Contemplating the Spudnut

We need to talk about Spudnuts for a second, folks.  As part of my ongoing quest to locate the best donut in the city of Los Angeles, I dragged my indulgent and unsuspecting Gentleman Caller (bless his heart – and after a Spudnut or two, his heart probably needs all the blessings it can get) to the Spudnuts location at Venice and Sawtelle.  So, Spudnuts, as the name suggests, are donuts that are somehow made out of potatoes.  The process by which this is accomplished is unclear, although there is a sign up in the store claiming that it is Scientific, so I imagine it involves a madman in a lab coat cackling maniacally at a stormy sky as a lightning bolt hits a potato, transforming it into an old-fashioned glazed.  Actually, though, I think really they just use potato flour.


Spudnuts were apparently a bit of a thing, once upon a time in the not-terribly-distant past.  The Spudnut was invented by two brothers in Salt Lake City back in 1939, and at one point the franchise had about 350 locations, but now the parent company seems to be no more, although there are still a few surviving stores around – there are four in LA and a few more in Southern California (the truly obsessed can find a comprehensive list of where to get a Spudnut here).

So anyhow – we ordered the largest donut in the shop, which was a huge sort of bearclaw-fritter hybrid, full of apples and raisins and (weirdly) peanuts and coconut.  (Spudnuts also has more conventional donuts as well, and does a good cream-filled, which I’d tried on a previous visit.)  And, you know, it was good, but the whole potato thing kind of escapes me.  I mean, it gives the donut a bit of a different texture – it’s sort of denser – but it’s not really different enough to be remarkable.  If I didn’t know in advance that the donut was made of potatoes, I wouldn’t have guessed.  So, I guess I’m a little bit meh about the whole Spudnut thing.  Is anyone out there a Spudnut fan who can extol the virtues of the humble Spudnut for us?  Has anyone tried any of the other Spudnut stores in the area?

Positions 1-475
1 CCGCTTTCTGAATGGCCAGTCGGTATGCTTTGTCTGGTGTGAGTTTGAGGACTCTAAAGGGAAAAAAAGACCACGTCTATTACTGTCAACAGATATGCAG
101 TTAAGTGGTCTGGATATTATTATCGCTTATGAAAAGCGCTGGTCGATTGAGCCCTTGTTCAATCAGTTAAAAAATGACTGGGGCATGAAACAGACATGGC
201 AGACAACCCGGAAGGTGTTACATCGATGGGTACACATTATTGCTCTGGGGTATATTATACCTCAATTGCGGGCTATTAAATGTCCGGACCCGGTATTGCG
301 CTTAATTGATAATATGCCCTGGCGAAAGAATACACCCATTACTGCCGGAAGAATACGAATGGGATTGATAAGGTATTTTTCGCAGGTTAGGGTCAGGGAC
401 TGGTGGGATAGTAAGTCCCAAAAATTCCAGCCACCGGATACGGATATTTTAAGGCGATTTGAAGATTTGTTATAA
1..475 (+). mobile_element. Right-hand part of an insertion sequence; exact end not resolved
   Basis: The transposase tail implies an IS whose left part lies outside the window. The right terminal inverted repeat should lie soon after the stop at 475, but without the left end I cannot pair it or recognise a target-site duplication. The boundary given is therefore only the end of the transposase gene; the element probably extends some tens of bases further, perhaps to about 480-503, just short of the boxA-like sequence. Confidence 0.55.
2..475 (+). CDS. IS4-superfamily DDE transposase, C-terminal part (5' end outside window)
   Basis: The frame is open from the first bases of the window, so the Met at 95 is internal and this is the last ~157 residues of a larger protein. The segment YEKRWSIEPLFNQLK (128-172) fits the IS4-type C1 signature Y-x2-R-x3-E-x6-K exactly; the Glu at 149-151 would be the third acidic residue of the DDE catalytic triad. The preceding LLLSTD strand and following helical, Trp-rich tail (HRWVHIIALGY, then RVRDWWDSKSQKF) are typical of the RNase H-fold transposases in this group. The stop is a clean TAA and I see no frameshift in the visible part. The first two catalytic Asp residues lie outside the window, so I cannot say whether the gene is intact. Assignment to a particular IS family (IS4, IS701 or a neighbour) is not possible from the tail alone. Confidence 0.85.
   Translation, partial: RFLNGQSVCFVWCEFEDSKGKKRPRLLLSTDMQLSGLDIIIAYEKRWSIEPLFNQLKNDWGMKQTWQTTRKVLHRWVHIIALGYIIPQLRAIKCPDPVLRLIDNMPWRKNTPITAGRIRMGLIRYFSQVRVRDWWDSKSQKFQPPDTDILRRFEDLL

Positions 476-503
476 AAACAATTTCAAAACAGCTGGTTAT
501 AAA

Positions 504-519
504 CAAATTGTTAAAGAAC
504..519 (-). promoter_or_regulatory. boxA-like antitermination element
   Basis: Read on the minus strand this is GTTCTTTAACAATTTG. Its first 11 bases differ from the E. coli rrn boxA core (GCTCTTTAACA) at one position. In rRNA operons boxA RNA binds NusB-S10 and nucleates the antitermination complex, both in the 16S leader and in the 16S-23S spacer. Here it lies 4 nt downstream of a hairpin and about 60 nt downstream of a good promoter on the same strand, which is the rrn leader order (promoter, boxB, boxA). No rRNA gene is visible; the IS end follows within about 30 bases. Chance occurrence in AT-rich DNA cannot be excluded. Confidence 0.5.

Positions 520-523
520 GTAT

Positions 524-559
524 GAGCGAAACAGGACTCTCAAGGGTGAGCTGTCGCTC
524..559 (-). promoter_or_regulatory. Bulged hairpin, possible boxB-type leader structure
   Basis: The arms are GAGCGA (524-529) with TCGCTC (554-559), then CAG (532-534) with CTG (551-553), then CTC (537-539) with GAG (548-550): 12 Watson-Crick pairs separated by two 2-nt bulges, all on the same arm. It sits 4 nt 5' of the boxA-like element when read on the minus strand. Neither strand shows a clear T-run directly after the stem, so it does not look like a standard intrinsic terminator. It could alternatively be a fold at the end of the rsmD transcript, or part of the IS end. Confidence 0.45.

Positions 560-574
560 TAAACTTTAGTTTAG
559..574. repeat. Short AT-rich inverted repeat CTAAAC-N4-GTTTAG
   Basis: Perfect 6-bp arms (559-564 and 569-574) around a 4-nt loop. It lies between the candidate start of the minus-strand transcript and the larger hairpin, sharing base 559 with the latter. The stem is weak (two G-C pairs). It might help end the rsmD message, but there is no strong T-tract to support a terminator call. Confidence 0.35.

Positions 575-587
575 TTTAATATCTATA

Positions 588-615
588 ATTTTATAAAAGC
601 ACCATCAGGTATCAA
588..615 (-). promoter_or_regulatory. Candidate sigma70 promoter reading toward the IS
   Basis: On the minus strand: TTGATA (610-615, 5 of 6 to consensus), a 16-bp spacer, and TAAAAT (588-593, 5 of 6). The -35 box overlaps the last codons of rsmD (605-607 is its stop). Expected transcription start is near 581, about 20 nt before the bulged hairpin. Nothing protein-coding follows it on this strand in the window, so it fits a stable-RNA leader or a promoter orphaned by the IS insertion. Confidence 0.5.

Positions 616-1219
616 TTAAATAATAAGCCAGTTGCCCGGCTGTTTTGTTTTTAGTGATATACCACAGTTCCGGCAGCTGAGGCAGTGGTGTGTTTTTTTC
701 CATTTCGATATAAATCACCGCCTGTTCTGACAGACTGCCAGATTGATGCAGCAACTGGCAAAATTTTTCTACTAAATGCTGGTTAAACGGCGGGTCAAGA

Oh, and I will leave you with a Proven Scientific Fact that I discovered about donuts:  you know when you buy a dozen donuts at midnight and they sit out all night and you want one for breakfast, but by then they’re kinda stale?  WELL, throw one of those in a frying pan (I recommend non-stick because lord knows you don’t want to add MORE grease to that donut) and give it a minute or two on each side and the glaze will get caramelized and crispy and the inside will get warm and lovely, and voila, you will have a refried donut, my most clever invention ever.

8 thoughts on “Contemplating the Spudnut”

  1. Real Spudnuts are enough different from regular doughnuts that pretty much anyone can tell the difference. Flavor, texture, etc. I remember way back as a young teenager encountering the real thing on a family vacation and we all loved them, and they stayed fresh longer which my mother said was due to the potatoes. I haven’t been to this shop, or any in the Southern California area, so I don’t know how authentic this version is. Try some other Spudnut shops and see how they are. Suggestion – try a plain glazed raised version. I guess I am truly obsessed because I maintain the SputnutInfo site :-)

  2. My grandmother and aunt used to make “potato donuts” with left over potato that was just the best. I use their recipe from time to time, but this is even better…just walk in and grab some. Thanks for sharing.

  3. There are two next to USC. Every Saturday morning during football season, I would eat Spudnuts and bagels at the crack of dawn with my section of the marching band. I work near Exposition Park now, and we still sometimes bring in Spudnuts. I like them, but honestly, I only buy them if they’re convenient. My real doughnut love goes to Krispy Kreme.

  4. Well, I think I need to get to another Spudnuts location to see if I can get a more authentic spudnut experience. But I still just love the idea of a potato donut. And I’d love to make my own, so I might have to get that recipe from you, Frazgo.

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